Imagine you have a spreadsheet with three columns. The
first contains the time the data was collected, the
second contains the temperature reading and the third
the rainfall reading.
1. Insert a blank row before the column headings.
2. Select the temperature and rainfall columns,
including the blank cell before the column headings.
3. From the Insert menu choose Chart.
4. Choose a column chart and step through the chart
wizard, leaving everything at the default values.
5. The x values will be temperature and the
y values rainfall.
6. Right-click one of the columns and choose
7. For the series name type Rainfall.
For more tips on charting with Excel see
For more tips on using Excel for data acquisition and
DAQ News Roundup
Welcome to our roundup of the data acquisition and
control news. If you would like to receive more
timely DAQ news updates then grab our RSS newsfeed
at https://www.windmillsoft.com/monitor.xml. Read
http://www.windmill.co.uk/newsfeed.php for notes
on how to display the news on your own web site,
read it via e-mail or through a newsfeed viewer.
From Farm Waste to Fuel Tanks
Scientists have devised a methane storage system,
derived from corncobs, that may encourage mass-market
natural gas automobiles. The new system commprises
carbon briquettes with complex nanopores capable of
storing natural gas at an unprecedented density of
180 times their own volume and at one seventh the
pressure of conventional natural gas tanks. The
breakthrough is a significant step forward in the
U.S. effort to fit more automobiles to run on methane.
Source: National Science Foundation
Sea Creatures to Be Tracked Electronically
In a modern update of "fish and chips," researchers
are planning a worldwide effort to track the movement
of sea creatures tagged with electronic devices.
Sea life will be tagged so they can then be tracked as
they swim past arrays of sensors placed at critical
locations in the oceans.
The goal is to eventually have 5,000 ocean receivers
arranged in 60 lines worldwide, capable of tracking up
to 1 million animals at the same time.
Source: Environmental News Network
EU Directives Increase Water Automation System Uptake
Many parts of Eastern Europe and Iberia suffer from
poor infrastructure with respect to water distribution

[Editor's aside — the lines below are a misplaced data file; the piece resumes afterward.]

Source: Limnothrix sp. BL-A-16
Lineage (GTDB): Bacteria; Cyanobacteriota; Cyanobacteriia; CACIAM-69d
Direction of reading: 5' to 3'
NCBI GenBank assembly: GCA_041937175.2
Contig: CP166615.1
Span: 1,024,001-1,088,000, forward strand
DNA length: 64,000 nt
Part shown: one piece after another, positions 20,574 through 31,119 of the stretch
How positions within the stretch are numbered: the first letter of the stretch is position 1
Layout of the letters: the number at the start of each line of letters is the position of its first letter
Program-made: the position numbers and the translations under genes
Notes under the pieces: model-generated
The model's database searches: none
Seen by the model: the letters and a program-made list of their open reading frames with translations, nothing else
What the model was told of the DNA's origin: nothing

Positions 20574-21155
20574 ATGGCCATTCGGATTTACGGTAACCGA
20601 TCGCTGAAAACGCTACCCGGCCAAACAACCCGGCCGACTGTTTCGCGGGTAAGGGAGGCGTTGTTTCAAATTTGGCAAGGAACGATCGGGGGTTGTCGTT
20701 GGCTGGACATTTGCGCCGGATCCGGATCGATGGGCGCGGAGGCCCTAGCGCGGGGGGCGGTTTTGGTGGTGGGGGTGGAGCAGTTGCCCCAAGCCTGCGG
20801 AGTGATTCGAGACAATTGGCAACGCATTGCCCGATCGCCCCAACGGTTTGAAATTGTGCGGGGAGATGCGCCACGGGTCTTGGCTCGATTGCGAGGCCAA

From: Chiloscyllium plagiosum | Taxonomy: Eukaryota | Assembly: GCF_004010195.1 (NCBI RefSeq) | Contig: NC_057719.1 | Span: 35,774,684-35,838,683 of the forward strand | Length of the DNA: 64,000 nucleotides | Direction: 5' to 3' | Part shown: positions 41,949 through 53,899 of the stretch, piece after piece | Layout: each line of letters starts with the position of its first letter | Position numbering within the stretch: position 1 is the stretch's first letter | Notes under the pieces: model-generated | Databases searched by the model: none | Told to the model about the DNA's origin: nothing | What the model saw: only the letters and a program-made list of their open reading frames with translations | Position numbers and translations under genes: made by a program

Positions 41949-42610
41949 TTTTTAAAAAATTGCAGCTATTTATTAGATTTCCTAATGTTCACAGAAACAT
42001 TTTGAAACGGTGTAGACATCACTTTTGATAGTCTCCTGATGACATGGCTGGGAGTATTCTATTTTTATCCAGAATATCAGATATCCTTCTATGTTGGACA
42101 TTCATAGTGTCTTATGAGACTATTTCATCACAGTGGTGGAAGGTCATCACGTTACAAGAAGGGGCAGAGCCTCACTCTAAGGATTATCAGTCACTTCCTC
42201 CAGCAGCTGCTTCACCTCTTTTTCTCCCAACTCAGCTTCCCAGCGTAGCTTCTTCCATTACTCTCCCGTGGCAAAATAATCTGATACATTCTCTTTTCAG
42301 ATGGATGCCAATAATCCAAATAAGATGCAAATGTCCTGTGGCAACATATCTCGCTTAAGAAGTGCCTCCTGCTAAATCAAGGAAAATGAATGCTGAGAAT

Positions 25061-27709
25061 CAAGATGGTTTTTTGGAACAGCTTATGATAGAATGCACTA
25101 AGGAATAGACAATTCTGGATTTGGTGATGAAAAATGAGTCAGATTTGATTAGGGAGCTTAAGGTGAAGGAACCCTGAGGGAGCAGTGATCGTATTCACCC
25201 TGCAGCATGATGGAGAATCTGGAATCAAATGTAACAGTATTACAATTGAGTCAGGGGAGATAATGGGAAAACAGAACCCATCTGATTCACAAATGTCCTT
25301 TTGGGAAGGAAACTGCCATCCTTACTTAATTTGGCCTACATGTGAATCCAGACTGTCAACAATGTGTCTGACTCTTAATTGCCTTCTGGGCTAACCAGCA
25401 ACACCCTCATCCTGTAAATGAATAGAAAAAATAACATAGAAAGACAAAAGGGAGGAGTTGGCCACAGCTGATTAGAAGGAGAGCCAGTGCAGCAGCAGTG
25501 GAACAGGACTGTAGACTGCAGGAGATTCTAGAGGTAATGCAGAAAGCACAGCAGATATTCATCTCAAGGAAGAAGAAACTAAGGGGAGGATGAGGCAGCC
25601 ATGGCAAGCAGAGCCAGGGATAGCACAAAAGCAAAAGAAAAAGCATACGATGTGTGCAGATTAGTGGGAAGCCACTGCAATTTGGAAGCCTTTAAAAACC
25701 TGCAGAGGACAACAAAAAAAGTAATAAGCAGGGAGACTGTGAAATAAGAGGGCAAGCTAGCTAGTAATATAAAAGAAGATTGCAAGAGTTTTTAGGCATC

and waste water treatment. Accession countries (to the
European Union) will face the maximum impact of EU
regulation. According to a Frost & Sullivan report
large-scale investment in water treatment plants in
Eastern Europe and Iberia is already happening, as
well as in parts of Italy and Benelux, with a
resulting increase in the uptake of automation and
control solutions. One of the key challenges for
manufacturers is to provide systems that seamlessly
integrate with existing plant infrastructure. This
explains the need to provide automation and control
systems that are compatible with, and easy to
integrate into, current systems.
Source: Frost & Sullivn
Bulging bumper could speed journey to computerised carriageways
Investigations by engineers at The University of
Manchester into an extendable car bumper could help
speed along the arrival of computer-controlled
motorways. A paper presented at the Intelligent
Transport Systems World Congress and Exhibition
offers a glimpse of how a high-tech motorway network
could operate safely in the future. Vehicles would not
be independently driven, but regulated and controlled
via information beamed from transmitters at the side of
the road. The authors scooped Best Scientific Paper
for their 'bridging damper' in the event of a signal
failure. This would be an intelligent bumper, which
would extend to touch the car in front, should the
main communication system break down.
Source: The University of Manchester